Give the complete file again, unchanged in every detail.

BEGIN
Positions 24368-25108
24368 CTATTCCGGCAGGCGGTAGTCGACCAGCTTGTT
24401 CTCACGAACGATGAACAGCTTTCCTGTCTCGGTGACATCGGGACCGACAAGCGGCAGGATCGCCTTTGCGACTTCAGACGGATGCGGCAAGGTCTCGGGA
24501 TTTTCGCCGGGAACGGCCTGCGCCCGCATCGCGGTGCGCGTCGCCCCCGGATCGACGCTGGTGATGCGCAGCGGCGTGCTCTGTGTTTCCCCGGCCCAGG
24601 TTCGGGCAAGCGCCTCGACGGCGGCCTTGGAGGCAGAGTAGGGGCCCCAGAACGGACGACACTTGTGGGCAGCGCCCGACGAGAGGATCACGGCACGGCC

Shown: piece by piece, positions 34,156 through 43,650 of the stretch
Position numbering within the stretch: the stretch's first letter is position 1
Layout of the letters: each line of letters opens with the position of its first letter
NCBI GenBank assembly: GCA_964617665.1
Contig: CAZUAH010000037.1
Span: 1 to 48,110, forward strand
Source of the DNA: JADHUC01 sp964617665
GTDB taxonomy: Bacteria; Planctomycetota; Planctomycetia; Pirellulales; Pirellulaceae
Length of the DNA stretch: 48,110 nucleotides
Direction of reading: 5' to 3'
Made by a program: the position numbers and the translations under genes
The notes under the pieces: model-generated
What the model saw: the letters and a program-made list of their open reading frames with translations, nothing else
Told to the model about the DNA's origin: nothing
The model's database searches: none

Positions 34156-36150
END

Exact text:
Positions 24368-25108
24368 CTATTCCGGCAGGCGGTAGTCGACCAGCTTGTT
24401 CTCACGAACGATGAACAGCTTTCCTGTCTCGGTGACATCGGGACCGACAAGCGGCAGGATCGCCTTTGCGACTTCAGACGGATGCGGCAAGGTCTCGGGA
24501 TTTTCGCCGGGAACGGCCTGCGCCCGCATCGCGGTGCGCGTCGCCCCCGGATCGACGCTGGTGATGCGCAGCGGCGTGCTCTGTGTTTCCCCGGCCCAGG
24601 TTCGGGCAAGCGCCTCGACGGCGGCCTTGGAGGCAGAGTAGGGGCCCCAGAACGGACGACACTTGTGGGCAGCGCCCGACGAGAGGATCACGGCACGGCC

Shown: piece by piece, positions 34,156 through 43,650 of the stretch
Position numbering within the stretch: the stretch's first letter is position 1
Layout of the letters: each line of letters opens with the position of its first letter
NCBI GenBank assembly: GCA_964617665.1
Contig: CAZUAH010000037.1
Span: 1 to 48,110, forward strand
Source of the DNA: JADHUC01 sp964617665
GTDB taxonomy: Bacteria; Planctomycetota; Planctomycetia; Pirellulales; Pirellulaceae
Length of the DNA stretch: 48,110 nucleotides
Direction of reading: 5' to 3'
Made by a program: the position numbers and the translations under genes
The notes under the pieces: model-generated
What the model saw: the letters and a program-made list of their open reading frames with translations, nothing else
Told to the model about the DNA's origin: nothing
The model's database searches: none

Positions 34156-36150